This BFL really loves to be blocked- the yarn plumps and smooths itself out so beautifully. I particularly like the way the lines of double decreases that help to shape the hat look. I rather like it when a piece shows something of its structure as a design feature. Ravelry project page is here.
When you design your own patterns it can be hard to find the time to make other people’s, but making these baby knits has reminded me of just how valuable and enjoyable it is to try out other people’s designs. I’m going to try and make the effort to do it more often.
You win some, you lose some. The cherubic (and dare I say photogenic) boy you see wearing my ‘Coniston’ sweater in the pic at the top of this page is my son. How fortunate, you might think, to be a knitting designer blessed with a ready-made model. Think again. This child has been known to choose shorts and (reluctantly) a t-shirt as his attire even in the depths of winter. He runs hot. In addition, if he thinks it’s a handknit, especially a mummy-made handknit, he won’t touch it with a barge pole. Coniston was designed especially for him, in non-itchy recycled yarn, with a hood because he likes them and a wide neck for his large noggin. Other than the day I bribed him with chocolate to take this photo, he’s worn it maybe half a dozen times if I’m lucky, and even then under extreme protest.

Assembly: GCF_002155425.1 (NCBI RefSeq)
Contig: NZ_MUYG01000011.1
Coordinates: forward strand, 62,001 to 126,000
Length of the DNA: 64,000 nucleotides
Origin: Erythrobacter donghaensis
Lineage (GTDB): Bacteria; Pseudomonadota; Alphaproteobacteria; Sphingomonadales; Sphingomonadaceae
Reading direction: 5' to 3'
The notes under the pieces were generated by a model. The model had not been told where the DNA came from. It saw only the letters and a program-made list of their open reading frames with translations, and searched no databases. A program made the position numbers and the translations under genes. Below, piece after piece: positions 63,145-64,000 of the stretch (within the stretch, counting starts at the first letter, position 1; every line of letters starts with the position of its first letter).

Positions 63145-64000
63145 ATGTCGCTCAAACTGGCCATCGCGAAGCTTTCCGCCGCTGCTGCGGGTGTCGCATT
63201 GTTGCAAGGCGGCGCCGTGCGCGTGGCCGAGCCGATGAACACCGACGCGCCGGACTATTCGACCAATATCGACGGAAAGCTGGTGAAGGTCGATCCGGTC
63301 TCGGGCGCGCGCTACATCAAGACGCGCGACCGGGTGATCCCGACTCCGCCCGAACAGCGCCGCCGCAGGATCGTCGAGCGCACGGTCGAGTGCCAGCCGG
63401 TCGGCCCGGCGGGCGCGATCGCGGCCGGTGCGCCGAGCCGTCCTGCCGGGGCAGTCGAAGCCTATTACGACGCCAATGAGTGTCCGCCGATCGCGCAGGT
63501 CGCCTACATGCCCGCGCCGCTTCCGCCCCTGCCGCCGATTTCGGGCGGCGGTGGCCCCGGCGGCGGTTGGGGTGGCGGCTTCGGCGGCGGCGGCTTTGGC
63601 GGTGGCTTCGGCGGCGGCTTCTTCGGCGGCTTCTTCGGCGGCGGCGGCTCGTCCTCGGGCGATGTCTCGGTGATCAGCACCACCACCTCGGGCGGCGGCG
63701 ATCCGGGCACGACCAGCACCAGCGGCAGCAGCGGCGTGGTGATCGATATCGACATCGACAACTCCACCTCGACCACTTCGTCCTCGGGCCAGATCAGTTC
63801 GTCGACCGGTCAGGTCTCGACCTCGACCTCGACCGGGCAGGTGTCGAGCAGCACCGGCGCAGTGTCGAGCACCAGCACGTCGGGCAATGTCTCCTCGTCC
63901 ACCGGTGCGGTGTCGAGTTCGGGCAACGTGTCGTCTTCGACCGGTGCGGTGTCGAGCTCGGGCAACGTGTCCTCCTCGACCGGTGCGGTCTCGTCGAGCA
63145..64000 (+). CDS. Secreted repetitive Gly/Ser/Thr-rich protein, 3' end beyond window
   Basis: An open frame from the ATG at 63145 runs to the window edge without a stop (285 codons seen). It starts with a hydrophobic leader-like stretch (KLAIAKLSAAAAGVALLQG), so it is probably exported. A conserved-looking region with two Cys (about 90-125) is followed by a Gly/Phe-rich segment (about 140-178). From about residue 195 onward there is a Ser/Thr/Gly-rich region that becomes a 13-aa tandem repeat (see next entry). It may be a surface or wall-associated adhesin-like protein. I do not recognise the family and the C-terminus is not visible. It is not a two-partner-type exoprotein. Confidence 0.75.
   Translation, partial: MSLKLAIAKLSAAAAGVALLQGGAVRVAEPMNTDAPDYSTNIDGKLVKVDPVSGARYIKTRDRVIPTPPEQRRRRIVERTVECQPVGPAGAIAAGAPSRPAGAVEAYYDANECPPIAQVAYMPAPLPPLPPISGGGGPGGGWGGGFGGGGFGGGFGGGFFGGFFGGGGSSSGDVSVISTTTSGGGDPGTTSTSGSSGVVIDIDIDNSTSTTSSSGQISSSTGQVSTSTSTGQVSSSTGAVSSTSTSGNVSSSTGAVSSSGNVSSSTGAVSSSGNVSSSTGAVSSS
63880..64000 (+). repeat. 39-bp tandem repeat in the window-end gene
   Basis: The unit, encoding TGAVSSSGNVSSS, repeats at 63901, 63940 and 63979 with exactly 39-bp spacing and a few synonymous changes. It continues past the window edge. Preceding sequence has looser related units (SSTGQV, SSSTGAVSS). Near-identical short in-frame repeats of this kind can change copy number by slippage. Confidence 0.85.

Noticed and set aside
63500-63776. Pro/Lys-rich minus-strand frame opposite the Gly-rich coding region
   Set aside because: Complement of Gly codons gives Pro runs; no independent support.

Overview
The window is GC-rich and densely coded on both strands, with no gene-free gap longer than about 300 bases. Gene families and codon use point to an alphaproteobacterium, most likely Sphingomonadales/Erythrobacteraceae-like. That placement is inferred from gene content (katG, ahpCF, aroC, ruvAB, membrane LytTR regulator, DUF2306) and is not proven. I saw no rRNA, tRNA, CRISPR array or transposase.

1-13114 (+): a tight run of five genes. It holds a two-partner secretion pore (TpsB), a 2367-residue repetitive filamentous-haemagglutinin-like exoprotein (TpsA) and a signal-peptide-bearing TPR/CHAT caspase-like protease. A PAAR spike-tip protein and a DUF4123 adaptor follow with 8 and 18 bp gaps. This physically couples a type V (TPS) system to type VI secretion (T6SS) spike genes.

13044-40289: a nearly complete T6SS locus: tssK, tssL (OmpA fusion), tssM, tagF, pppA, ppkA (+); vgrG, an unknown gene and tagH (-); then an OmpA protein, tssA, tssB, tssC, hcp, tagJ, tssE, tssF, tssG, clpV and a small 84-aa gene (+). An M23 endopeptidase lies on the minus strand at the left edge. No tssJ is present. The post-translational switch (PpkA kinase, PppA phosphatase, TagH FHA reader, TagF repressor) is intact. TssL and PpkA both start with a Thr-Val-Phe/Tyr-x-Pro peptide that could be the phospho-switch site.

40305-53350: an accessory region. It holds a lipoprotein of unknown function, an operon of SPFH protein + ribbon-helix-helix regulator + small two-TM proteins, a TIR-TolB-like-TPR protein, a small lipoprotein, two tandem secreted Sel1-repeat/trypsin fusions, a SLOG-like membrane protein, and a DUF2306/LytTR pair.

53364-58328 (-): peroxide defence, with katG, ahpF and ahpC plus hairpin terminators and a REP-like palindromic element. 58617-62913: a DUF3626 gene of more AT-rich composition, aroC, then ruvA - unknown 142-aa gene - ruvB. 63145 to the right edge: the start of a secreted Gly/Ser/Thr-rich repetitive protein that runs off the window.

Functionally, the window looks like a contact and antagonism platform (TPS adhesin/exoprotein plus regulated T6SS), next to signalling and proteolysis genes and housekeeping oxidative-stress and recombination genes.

Even my boy with his penguin-like abilities to withstand cold sometimes gets cold hands, however, and it was making me feel bad as a mother, let alone a knitting mother, that he didn’t have a decent pair of mittens. Not so bad that I would spend my time making something he wouldn’t wear though, so a design conference was called. I can’t really recall who came up with what aspect of the design, but we decided that if I could make something that was easy to get on, like a mitten, but had a bit more finger-moving ability, like the ‘lobster claw’ gloves he’s seen his Daddy wear for bike riding, he might just wear them. Furthermore, if they made his hands look like monster claws, then the chances of him wearing them went up even more. This is how the ‘Dragon’ part of the ‘St George & The Dragon‘ set was born.
When I decided to see whether Knit Now might be interested in our idea, it was a natural step to come up with a hat to go with the gloves. Knowing that my boy’s tastes usually run to the simple, rather than the ‘full on dragon’s head’ complicated, I thought that a beanie replicating a knight’s helmet was the way to go. With a simple cross of reverse stocking stitch on stocking stitch, it’s easy enough for even a beginner.
The design appears in Knit Now’s Best of British issue, which I’m delighted about. I’ve become more and more drawn to using British-produced yarns in recent years, for reasons including environmental considerations, a desire to support this ancient industry that’s part of our heritage and, selfishly, the sense of integrity and linking to the past that I feel when I’m using them. For this project I got to try out Woolyknit Aran. Woolyknit yarns were a new one on me but I suspect this won’t the be the last time I use them. The quality of colour and soft, springy feel were lovely to work with and the finished items blocked to a quality-looking finish. Furthermore, they aren’t bank-breakingly expensive, a factor that can lead some people away from buying British or buying wool.